q-tip
08-06-2012, 16:59
No one can motivate you to do a thru-hike, or most anything else. I have hiked 1,100 miles of the trail, without the internal motivation and a deep desire to finish the bottom half. it would have been impossible. Cold, hungry, tired, wet wet wet, alone, suffering, and the awesome and unique joy of the Spirit of the Trail....you must find this within yourself....

Monkeywrench
08-06-2012, 17:14
I have always dreamed of doing a thru-hike. I guess the only thing holding me back is escaping life for such long stretch of time. I am graduating next spring (2013) from college and really want to do it, but "will I regret being gone for 4-6 months?" "what opportunities will I miss out on if I go?"... these are the questions I keep hearing that are keeping me from committing. Any motivational words-of-wisdom would be greatly appreciated.

What kind of money should i expect to save up if I do decide to commit?

If you need outside motivation to do a thru-hike, you shouldn't do a thru-hike.

Moose2001
08-06-2012, 17:23
If you need outside motivation to do a thru-hike, you shouldn't do a thru-hike.

+1 on this!

max patch
08-06-2012, 17:46
If you need someone else to motivate you you'll end up a statistic.

Papa D
08-06-2012, 18:05
dreams and reality are two different things. start with $5000

Man, I'm starting to get the hang of agreeing with Lone Wolf thing - I'd say he's spot on for the average thru-hike cost which is still A LOT less than most people spend in 5 months.

The faster you are and the more you stay on the trail and out of towns, the cheaper it is.

There are deviations but the normal range would be $2,500 (bare bones minimum - swim vs shower, very cheap) to $10,000 (also known as platinum blazing).

I'd also agree with most - - a thru hike is super hard and super committing - most self motivators that start don't make it - if you need us to talk you into it, you are starting with a big handicap

Migrating Bird
08-06-2012, 18:09
I think the OP's question was not about whether she does or does not have the motivation to complete a thru hike. Just getting thru college takes a hell of a lot of motivation. I offer that she is seeking the opinions of like minded individuals who have and have not fore-filled their dream:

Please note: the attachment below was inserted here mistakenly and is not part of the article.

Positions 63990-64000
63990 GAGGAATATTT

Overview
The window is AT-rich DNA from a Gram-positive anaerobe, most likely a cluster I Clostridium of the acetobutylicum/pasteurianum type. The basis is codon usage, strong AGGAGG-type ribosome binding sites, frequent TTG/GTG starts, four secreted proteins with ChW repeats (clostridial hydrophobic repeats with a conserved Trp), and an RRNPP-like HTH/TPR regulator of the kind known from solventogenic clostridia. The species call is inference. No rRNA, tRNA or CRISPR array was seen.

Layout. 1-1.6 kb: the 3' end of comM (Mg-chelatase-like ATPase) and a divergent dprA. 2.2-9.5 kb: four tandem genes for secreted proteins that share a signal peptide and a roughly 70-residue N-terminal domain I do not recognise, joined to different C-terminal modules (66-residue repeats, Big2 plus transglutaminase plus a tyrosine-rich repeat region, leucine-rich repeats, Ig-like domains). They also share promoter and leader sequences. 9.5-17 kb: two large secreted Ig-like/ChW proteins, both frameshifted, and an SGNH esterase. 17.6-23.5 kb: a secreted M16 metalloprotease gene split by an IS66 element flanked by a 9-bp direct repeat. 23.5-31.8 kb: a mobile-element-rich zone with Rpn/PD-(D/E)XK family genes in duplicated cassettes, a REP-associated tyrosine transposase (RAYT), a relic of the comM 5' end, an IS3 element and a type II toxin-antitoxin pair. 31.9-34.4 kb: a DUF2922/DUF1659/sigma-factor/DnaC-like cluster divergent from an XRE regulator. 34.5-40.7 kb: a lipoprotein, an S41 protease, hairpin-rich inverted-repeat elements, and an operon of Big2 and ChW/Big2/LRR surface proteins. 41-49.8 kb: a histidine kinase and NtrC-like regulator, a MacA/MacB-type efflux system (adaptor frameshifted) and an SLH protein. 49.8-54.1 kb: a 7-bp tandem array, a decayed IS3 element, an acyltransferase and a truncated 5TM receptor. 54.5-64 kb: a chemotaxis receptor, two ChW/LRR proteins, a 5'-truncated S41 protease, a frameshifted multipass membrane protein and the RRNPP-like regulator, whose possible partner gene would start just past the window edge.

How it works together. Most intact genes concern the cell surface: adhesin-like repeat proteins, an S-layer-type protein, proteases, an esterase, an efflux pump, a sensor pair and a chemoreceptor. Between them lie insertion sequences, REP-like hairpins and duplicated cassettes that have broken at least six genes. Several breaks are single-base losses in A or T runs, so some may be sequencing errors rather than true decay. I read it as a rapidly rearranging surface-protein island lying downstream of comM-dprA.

With that in mind, here is my 2 cents.

1. You are not crazy or a misfit but a person who marches to your own drummer.
2. Careers can wait (especially in this economy).
3. You have a fear that family and friends will try to dissuade you from your dream with very well intentioned sound logic.
4. Hike your own hike, take each day as it comes.
5. It is not easy, don't expect it to be, keep an open mind.
6. Find solace and energy in the un-expected.
7. Create a support team back home, a trusted friend(s) or family member(s) who will follow your progress and support you in your endeavor. Could be that crazy aunt we all seem to have.
8. Keep it light, simple and positive, after all it is just putting one foot in front of the other ( a few million times).
9. Pay it forward - when magic happens and it will, pass it on.
10. It's not about the distance, the end or the beginning but the journey in between.

In general, there are (3) times in life when you will have the opportunity to hike for an extended period of time, - (1) as you, just out of school with no "real" commitments -you're in your twenties (student loans can wait). (2) As a result of a life altering experience, divorce, death of a loved one or loss of your job - your are in your 30s' or 40's and (3) when you retire 60+.

Regarding being gone for (6) months, your not going to Mars for heavens sake, your hiking parallel to the most populated section of the U.S., family and friends can visit and support you along the way. Think about all your friends and piers that are going to be so jealous that you had the "ba--s" to follow your dream. At no time are you going to be more than one days drive from home (OK it may be a long day, but not more than 24 hrs.)

Money, if I had it to do over, I would have begged, borrowed or _________ to thru hike but.....

Jump at the chance now, do your homework, set yourself up for success.

Good luck and best wishes to a successful hike regardless of it's duration.

M. Bird

Deer Hunter
08-06-2012, 18:21
If you want to do it, do it. I'm 46 years old and it looks like the only I will be able to do a thru hike is when I retire or I fall into a huge pile of unexpected money before then. Time goes by so fast. The next thing you know, you will be 46 like me and can't do a thru hike like me. Either responsibilities or bad health may keep you from doing it down the road.

Kibble n Bit
08-06-2012, 18:24